Miles Surrey points out, “It’s telling that bounty hunters like Mando and Boba can form a kinship with the Tuskens: Despite very different backgrounds, they adhere to a similar philosophy.”14 This is key. It’s not just that Boba Fett became “soft” due to some vague impression the Tuskens left on him. The striving we see with young Boba Fett in The Clone Wars is ultimately satiated by the Tuskens. They operate based on honor just as he does, and they become his very own adoptive family.

Strikingly, The Book of Boba Fett, and The Mandalorian before it, reveal a very different picture of the Tusken Raiders than what has previously been shown in the Star Wars universe. “Those Tuskens walk like men, but they’re vicious mindless monsters,” Cliegg Lars warns Anakin in The Attack of the Clones. Upon hearing his mother had been taken, Anakin seeks out the clan, murders them all, and then reports back to Padmé saying, “I killed even the women and children….They’re animals, so I slaughtered them like animals.”15 Bafflingly, Padmé doesn’t react to this confession of genocide.

Drawing from his own Māori heritage, Temuera Morrison helped The Book of Boba Fett team flesh out the people group’s rites and rituals.16 The Tuskens, now being revealed as a people group with valuable history, we see the important Christian theme of being made imago Dei, or “in the image of God.” Christians have a robust theology surrounding the value of all people, and the humanizing of a previously misunderstood people group does well to highlight this idea. Strikingly, the Tuskens who were seen as being “like animals” end up teaching the most honorable and moral approach to the world, aiding in the transformation of Boba Fett’s character and shifting his gaze from money and survival to commitment and respect.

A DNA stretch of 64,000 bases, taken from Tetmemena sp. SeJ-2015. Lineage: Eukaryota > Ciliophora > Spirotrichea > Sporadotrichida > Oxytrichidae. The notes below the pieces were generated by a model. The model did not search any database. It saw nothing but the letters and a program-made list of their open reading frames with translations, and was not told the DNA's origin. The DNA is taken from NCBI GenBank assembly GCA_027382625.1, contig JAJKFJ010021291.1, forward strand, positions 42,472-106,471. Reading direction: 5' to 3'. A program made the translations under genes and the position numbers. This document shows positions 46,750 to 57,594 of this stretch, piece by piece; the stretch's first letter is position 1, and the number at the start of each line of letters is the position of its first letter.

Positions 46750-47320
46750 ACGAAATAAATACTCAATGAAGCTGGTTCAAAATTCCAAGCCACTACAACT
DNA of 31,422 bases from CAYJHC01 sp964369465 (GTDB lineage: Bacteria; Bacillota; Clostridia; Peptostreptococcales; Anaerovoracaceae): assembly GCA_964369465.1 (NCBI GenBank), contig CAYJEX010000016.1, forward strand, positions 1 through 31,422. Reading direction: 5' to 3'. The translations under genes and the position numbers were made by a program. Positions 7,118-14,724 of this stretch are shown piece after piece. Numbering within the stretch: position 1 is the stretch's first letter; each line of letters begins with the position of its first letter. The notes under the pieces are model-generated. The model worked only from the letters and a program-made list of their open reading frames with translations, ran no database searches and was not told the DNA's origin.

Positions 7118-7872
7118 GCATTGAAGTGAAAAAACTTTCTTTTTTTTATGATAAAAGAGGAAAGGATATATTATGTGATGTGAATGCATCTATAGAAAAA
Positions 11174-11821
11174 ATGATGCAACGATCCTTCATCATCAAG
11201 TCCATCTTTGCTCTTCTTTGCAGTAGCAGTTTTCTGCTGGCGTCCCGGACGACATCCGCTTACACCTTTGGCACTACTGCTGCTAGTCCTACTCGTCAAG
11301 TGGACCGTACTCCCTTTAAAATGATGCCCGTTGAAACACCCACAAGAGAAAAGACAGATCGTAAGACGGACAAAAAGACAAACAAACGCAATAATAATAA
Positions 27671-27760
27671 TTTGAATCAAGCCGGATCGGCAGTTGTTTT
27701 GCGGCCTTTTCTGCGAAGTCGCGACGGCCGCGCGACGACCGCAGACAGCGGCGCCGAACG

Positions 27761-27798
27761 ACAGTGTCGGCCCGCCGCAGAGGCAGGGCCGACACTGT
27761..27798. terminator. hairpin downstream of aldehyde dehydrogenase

The New Family. In step with the fatherhood themes found in The Mandalorian, The Book of Boba Fett explores what it means for an orphan to create his own family. After his clan is wiped out in the flashback in Chapter 3, having tasted family life, Boba Fett sets out to cobble together his own “clan.”

In a continual search for belonging and meaning outside of himself, he gathers many other misfits and establishes himself as a respectable leader. He steps in and pays the debts of the wayward biker gang teens and brings them into his household. Here we have another redemption story: they become part of his household through payment of their debts, and they respond with a free choice to follow him. Beyond this, Boba Fett seems to be establishing a group that is willing to die for one another.

Christians would do well to dwell on the responsibility of community and what it means to be a family, and by extension, a church. Our culture is so fragmented, with honor and respect falling by the wayside in exchange for self-glorification and the assertion of the individual self. It is true that many of us have challenging family stories like Boba Fett, but as Christians, we see the value in building community based on shared ideology with Jesus at the center.